Saint Arnold Premieres Its New Canned Line With an Event at Historic Beer Can House

The historic Beer Can House sits at 222 Malone.
The historic Beer Can House sits at 222 Malone.
Photo by Joey McKeel

On March 2, Saint Arnold released the results of the first canning in the brewery's history; the Fancy Lawnmower kolsch and Santo "black kolsch" ("which technically doesn't exist as a style," according to the website) are now available in six-packs of aluminum cans at your local grocery and liquor stores. In April, the brewery will release the Summer Pils seasonal pilsner in cans as well.

To help get the word out, the brewery held an event at the historic Beer Can House (222 Malone) on Sunday, with proceeds going to benefit the Orange Show. We were there to try the beer, and, since I'd never seen it before, explore the house.

First of all, if you're a long-time Houston resident, you probably don't need much information about the Beer Can House, but in case you haven't been, I recommend it. It's not only a feat of artwork itself, but contains a number of terrific artistic pieces and photographs inside. Beer enthusiasts and historians will be fascinated not only by the flattened, sun-bleached cans used to construct the outside facade of the house, but also by the well-preserved collection of beer cans inside from brands long gone.

Inside the house is an impressive collection of well-preserved classic cans.
Inside the house is an impressive collection of well-preserved classic cans.
Photo by Joey McKeel

As for the Saint Arnold, a major question for some readers might be: Why didn't you can your beer sooner? We were able to ask Lennie Ambrose, Marketing and Events Director at Saint Arnold, why. He told us that while the brewers prefer bottles, patrons of Saint Arnold had requested cans for some time, but the holdup was practical, not ideological: The brewery simply didn't have the space for a canning operation until they bought a warehouse across the street.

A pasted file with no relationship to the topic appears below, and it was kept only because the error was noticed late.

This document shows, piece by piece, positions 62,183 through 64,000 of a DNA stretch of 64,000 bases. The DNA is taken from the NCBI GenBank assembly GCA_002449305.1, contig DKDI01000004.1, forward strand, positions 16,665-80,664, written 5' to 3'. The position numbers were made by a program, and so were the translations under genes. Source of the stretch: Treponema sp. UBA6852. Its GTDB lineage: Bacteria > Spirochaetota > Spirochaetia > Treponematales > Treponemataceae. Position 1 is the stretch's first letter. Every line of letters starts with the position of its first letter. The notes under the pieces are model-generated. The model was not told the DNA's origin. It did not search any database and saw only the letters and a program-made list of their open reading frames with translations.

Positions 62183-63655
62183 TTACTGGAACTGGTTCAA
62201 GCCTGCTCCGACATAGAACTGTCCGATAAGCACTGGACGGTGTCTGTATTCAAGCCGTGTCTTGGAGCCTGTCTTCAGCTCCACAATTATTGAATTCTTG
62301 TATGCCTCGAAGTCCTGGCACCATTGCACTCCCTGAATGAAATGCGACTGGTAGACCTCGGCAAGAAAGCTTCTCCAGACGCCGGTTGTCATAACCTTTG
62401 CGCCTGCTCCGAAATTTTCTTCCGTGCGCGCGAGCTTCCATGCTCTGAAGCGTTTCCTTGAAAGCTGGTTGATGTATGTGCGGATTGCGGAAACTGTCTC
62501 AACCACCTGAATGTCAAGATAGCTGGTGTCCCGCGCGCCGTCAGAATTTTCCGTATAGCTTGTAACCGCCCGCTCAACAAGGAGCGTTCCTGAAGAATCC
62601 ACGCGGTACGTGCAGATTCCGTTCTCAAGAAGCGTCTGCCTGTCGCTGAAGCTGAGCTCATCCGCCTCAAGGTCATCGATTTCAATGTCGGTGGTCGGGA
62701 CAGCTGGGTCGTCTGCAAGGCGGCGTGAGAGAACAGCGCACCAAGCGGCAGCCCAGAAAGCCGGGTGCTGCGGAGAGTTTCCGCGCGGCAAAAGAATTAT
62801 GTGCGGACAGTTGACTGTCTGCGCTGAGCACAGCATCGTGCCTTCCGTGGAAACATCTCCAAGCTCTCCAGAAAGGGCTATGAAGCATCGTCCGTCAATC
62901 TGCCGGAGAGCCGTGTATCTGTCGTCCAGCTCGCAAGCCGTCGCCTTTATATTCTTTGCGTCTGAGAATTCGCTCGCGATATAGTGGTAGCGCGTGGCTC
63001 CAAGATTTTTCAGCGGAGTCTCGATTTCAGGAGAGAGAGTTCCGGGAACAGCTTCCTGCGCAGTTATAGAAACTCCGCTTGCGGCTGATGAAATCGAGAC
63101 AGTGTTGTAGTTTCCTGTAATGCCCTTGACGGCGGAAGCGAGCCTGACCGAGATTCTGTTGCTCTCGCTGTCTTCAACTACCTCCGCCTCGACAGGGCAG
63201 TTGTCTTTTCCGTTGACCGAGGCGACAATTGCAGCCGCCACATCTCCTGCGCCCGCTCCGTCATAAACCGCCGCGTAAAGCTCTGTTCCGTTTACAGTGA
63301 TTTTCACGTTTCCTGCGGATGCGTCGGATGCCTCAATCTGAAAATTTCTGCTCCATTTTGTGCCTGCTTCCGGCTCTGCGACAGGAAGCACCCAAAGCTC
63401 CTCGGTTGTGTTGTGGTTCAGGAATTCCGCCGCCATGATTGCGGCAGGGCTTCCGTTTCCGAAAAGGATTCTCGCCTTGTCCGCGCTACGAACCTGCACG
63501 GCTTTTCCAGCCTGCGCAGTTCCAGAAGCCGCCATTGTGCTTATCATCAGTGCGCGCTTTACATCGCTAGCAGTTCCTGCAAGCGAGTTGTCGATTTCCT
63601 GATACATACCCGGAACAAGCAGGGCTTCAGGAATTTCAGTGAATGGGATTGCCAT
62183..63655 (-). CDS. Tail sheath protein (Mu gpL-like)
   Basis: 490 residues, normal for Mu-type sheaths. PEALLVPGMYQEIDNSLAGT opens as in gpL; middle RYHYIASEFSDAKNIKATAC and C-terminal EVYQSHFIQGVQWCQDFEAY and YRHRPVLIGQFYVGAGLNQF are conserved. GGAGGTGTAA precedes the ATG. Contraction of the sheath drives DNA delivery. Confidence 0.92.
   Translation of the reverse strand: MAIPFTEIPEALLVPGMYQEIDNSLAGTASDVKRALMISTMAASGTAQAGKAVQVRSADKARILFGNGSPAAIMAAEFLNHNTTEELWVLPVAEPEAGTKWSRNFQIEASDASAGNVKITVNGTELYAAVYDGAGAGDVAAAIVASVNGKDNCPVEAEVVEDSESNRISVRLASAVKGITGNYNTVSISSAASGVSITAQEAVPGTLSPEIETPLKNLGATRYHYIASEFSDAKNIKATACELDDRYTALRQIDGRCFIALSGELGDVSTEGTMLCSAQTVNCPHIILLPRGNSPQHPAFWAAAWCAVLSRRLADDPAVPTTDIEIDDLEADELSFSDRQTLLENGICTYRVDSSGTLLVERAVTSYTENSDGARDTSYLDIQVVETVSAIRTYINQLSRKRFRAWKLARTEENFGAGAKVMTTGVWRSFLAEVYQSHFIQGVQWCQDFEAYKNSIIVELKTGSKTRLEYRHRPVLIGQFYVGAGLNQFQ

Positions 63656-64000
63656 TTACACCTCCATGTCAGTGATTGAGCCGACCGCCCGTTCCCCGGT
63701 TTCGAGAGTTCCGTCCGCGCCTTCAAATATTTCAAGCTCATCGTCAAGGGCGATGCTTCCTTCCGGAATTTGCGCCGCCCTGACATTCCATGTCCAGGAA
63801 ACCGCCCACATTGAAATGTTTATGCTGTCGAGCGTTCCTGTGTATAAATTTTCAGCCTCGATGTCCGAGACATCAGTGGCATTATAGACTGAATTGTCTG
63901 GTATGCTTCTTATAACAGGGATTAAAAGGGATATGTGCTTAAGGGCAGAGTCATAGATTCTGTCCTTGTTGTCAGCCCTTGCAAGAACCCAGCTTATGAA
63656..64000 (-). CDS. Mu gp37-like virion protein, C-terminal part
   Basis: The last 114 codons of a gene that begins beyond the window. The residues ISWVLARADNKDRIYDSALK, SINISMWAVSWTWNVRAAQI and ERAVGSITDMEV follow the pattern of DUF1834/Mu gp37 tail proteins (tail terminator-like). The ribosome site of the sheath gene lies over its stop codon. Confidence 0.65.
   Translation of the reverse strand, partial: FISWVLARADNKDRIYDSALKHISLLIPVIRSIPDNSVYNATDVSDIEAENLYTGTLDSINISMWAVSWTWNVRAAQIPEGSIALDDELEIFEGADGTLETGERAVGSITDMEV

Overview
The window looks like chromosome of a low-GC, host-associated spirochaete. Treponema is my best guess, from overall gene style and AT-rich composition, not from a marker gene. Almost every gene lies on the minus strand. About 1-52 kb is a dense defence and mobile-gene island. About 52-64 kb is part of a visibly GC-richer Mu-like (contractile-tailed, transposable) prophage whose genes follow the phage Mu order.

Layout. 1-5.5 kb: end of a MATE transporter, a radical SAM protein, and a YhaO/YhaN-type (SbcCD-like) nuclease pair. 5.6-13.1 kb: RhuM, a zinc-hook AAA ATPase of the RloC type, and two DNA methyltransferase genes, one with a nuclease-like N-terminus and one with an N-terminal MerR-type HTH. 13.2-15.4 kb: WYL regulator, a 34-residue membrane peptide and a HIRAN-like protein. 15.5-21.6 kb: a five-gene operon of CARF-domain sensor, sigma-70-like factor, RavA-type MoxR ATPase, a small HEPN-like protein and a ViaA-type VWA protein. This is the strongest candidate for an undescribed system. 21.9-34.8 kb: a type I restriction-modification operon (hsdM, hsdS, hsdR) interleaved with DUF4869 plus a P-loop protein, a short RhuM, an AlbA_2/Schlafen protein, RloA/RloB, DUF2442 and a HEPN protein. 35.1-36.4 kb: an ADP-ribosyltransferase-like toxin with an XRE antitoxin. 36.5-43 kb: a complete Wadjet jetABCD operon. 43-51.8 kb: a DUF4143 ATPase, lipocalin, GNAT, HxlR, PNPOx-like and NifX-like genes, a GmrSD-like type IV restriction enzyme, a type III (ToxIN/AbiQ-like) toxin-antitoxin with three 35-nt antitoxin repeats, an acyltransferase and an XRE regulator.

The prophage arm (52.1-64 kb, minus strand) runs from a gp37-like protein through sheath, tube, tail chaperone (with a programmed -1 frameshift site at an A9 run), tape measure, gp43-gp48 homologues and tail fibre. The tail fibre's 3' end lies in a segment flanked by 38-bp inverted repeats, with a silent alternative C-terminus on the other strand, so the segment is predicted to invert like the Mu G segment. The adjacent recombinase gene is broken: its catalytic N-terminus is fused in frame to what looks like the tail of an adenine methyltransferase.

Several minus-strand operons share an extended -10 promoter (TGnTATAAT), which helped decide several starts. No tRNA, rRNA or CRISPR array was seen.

The first release of the can line is limited to Lawnmower and Santo, which makes sense: The primary benefit of canned beer is its ease in transport and use in open spaces (where many parks, pools, etc. will ban bottles for fear of broken glass). Heavier, more intense beers that are meant to be savored slowly aren't the kind you throw in a cooler on a hot summer day and head outdoors to drink.

A volunteer at the event handing out Saint Arnold cans has graciously posed two of them for us here.
A volunteer at the event handing out Saint Arnold cans has graciously posed two of them for us here.
Photo by Joey McKeel

One thing I can tell you is that the beer suffers no loss in quality coming in cans. The Santo is still smooth, with a lot of flavor for its light body, and the Lawnmower is just as refreshing as ever. In fact, my partner, never a big fan of the Lawnmower (she prefers Weedwacker), actually liked the taste of it out of the can better than out of the bottle. I don't know that too many people will feel that way, but the cans are worth trying regardless.

I'm most excited for the Summer Pils release in April; that beer is one of my favorites when I want something refreshing, and being able to bring it to a pool or when floating down a river is a prospect that has me excited for summer.


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